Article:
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Michael Cohen: Healing at the Borderland of Medicine and Religion PDF Print E-mail
Written by John Weeks   

Michael Cohen's Healing at the Borderland of Medicine and Religion

Summary:  Author, Yoga instructor, energy medicine aficionado, blogger and Harvard Medical School faculty member Michael Cohen has been guiding clinicians, educators, hospitals and  diverse professional associations through the maze of restrictions and potentialities for integration for a dozen years. In his most recent book, Healing at the Borderland of Medicine and Religion, Cohen is a tour-guide through diverse zoo-scapes in our deliciously murky, regulatory-cosmological transitional world of healing, faith and medicine.
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ImageMust a writer have a great range of experiences if he or she wishes to synthesize a great diversity of ideas and impulses?  If so, Michael Cohen is well equipped for the important role he has played for a dozen years as a writer on integrative medicine.

Cohen's background includes a Masters in Fine Arts degree, a law degree, a stint as a Wall Street lawyer, years of Yoga practice, exploration of negotiation theory and how it relates to health and prolific production of peer-reviewed articles. He has founded an institute on energy medicine and held joint appointments at Harvard Medical School and the Harvard School of Public Health. Cohen is currently based in the Bahamas where he
serves on the faculty of an offshore law school from which he consults, teaches and produces his Complementary and Alternative Medicine Law Blog.

Cohen first impressed himself on me when over a decade ago when he was already hitting predominantly conventional medical audiences with the flip side of their concerns about potential liabilities they might face through integration of complementary therapies or practitioners. Cohen first handles their questions. Then he turns the question: Might it one day be a form of malpractice to fail to refer for effective complementary or alternative therapies? Heads nod from those who believe that a shifting of the therapeutic order toward less harmful agents, when appropriate, is long overdue. Cohen raises the possibility that fear of malpractice might one day promote additional integration.

Image
Michael Cohen, MFA, JD
Cohen's command of legal issues has always given him a perch from which to roam into more esoteric healing terrain. In his 5th and most recent book, Healing at the Borderland of Medicine and Religion, Cohen walks that frontier adeptly. Here Cohen makes clear that a simple evidence-based medicine approach will not suffice as the only metric for human choices. He recognizes that motivations and healing influences which are often located in zones less measurable or quantifiable.

Cohen considers the health freedom statutes in Minnesota, California and Rhode Island examples of an emerging regulatory environment which "shifts the focus from prohibiting access to therapies that lack a significant scientific evidence base to allowing access assuming proper disclosures are made." He goes on to note that these statues "express a different balancing of medical paternalism and patient autonomy than was previously found in licensing laws based exclusively in an antifraud rationale."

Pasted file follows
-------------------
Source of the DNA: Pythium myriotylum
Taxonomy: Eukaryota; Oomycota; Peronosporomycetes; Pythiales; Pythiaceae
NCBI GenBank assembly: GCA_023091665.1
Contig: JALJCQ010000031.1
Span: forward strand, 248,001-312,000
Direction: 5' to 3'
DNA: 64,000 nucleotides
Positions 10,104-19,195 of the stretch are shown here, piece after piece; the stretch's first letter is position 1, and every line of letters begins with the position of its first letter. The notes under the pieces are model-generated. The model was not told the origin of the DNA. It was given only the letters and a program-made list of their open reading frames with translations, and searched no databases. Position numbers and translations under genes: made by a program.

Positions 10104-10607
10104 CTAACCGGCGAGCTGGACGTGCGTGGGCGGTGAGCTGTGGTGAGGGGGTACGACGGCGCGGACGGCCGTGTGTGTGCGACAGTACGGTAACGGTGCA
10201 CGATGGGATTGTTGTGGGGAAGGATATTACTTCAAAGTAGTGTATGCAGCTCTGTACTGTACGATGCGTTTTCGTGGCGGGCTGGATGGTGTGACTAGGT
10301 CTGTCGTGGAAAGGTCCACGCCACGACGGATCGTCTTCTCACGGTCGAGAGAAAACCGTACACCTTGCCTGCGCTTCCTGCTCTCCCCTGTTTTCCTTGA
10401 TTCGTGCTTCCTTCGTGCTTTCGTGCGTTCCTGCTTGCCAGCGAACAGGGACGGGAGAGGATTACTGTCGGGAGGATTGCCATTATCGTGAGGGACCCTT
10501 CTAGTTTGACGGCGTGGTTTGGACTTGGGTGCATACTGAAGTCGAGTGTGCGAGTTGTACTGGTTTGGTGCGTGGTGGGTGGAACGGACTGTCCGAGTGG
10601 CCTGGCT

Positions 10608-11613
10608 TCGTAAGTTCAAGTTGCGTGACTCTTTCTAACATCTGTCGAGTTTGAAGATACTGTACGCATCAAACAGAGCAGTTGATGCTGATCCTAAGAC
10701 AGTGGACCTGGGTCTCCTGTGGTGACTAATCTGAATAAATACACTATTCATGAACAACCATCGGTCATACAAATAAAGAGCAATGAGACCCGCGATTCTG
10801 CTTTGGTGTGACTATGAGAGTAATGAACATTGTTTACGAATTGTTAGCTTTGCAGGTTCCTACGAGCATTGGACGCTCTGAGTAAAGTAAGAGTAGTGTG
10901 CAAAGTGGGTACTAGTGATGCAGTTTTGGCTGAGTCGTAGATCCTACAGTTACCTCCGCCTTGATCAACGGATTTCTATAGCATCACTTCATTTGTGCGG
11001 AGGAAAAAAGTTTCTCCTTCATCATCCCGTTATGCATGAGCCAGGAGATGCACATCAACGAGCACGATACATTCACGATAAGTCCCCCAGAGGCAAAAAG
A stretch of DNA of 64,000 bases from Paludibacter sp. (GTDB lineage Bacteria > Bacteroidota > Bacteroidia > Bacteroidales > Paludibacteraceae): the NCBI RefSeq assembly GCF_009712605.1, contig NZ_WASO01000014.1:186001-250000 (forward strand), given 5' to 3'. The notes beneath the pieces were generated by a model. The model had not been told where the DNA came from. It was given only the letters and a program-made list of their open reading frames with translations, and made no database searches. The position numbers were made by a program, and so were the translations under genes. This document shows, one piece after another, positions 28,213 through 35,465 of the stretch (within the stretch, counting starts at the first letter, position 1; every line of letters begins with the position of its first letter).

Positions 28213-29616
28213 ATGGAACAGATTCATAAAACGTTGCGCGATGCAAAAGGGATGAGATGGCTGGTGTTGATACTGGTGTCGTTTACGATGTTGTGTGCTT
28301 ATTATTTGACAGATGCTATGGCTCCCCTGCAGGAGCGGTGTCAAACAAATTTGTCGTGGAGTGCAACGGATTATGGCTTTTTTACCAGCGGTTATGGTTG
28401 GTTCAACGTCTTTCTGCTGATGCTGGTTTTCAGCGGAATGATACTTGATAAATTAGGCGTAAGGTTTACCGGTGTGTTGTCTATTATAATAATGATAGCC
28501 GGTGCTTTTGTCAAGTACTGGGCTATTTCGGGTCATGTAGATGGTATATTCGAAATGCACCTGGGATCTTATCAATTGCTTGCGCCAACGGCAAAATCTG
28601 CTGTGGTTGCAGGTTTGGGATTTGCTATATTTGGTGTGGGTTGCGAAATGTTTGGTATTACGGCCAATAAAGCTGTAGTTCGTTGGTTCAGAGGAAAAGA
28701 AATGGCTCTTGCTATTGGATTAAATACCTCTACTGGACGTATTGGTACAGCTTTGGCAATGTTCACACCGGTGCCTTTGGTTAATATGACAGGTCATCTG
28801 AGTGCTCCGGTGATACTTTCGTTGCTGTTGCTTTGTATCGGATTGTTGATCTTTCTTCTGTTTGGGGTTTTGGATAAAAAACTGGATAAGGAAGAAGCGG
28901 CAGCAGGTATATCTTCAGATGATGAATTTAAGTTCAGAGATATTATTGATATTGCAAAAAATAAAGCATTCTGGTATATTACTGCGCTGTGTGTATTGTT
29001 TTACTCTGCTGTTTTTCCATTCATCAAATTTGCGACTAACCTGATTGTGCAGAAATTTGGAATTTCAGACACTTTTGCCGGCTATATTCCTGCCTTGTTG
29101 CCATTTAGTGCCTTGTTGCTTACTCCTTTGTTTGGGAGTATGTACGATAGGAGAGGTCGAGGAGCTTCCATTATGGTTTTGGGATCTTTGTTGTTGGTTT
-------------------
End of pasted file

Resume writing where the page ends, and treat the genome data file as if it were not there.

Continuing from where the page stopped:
We relish the emerging
plurality then discover
the presently restrictive
legal and regulatory
interpretations and
statutes, strewn about
like land-mines from
a prior war.


In Healing at the Borderland (Uniersity of North Carolina Press) Cohen is a tour-guide through diverse zoo-scapes in our deliciously murky, transitional world of healing, faith and medicine. Cohen moves us along for a spell, reveling in the wildness of the social, intellectual and spiritual dimensions of this intersection known to many as integrative medicine. Then suddenly Cohen turns with his lawyer face on, and reminds us that there was, or may yet be, hell to pay on a given course. We relish the emerging plurality then discover the presently restrictive legal and regulatory interpretations and statutes, strewn about like land-mines from a prior war.
 
What is the guiding light here, and the guidance Cohen would offer? Cohen describes his core perspective toward the end of the book. He offers a fascinating note - that a former defendant in the Wilk vs the American Medical Association case was on the Institute of Medicine's CAM committee* - then a moment later he writes:
"The 'fixed star' in my own interest in complementary and integrative medicine has been the respect for pluralism and the individual's autonomous, empowered search for all dimensions of health and healing, including those at the borderland of medicine and religion."
I highly recommend this book for anyone who wishes to take a long breath and reflect widely and deeply on our journey in transitional, transformational and integrative care for ourselves, our healthcare system, and our planet. And for those of you who, like me, don't read books as often as you'd like, this 164 page (plus appendices) volume also offers enjoyable side-journeys into a couple of the key books you might have missed along the way.

* In the Wilk case, a decade-long battle, chiropractors proved, as Cohen writes, that "there was a conspiracy by the AMA to stamp out their profession."

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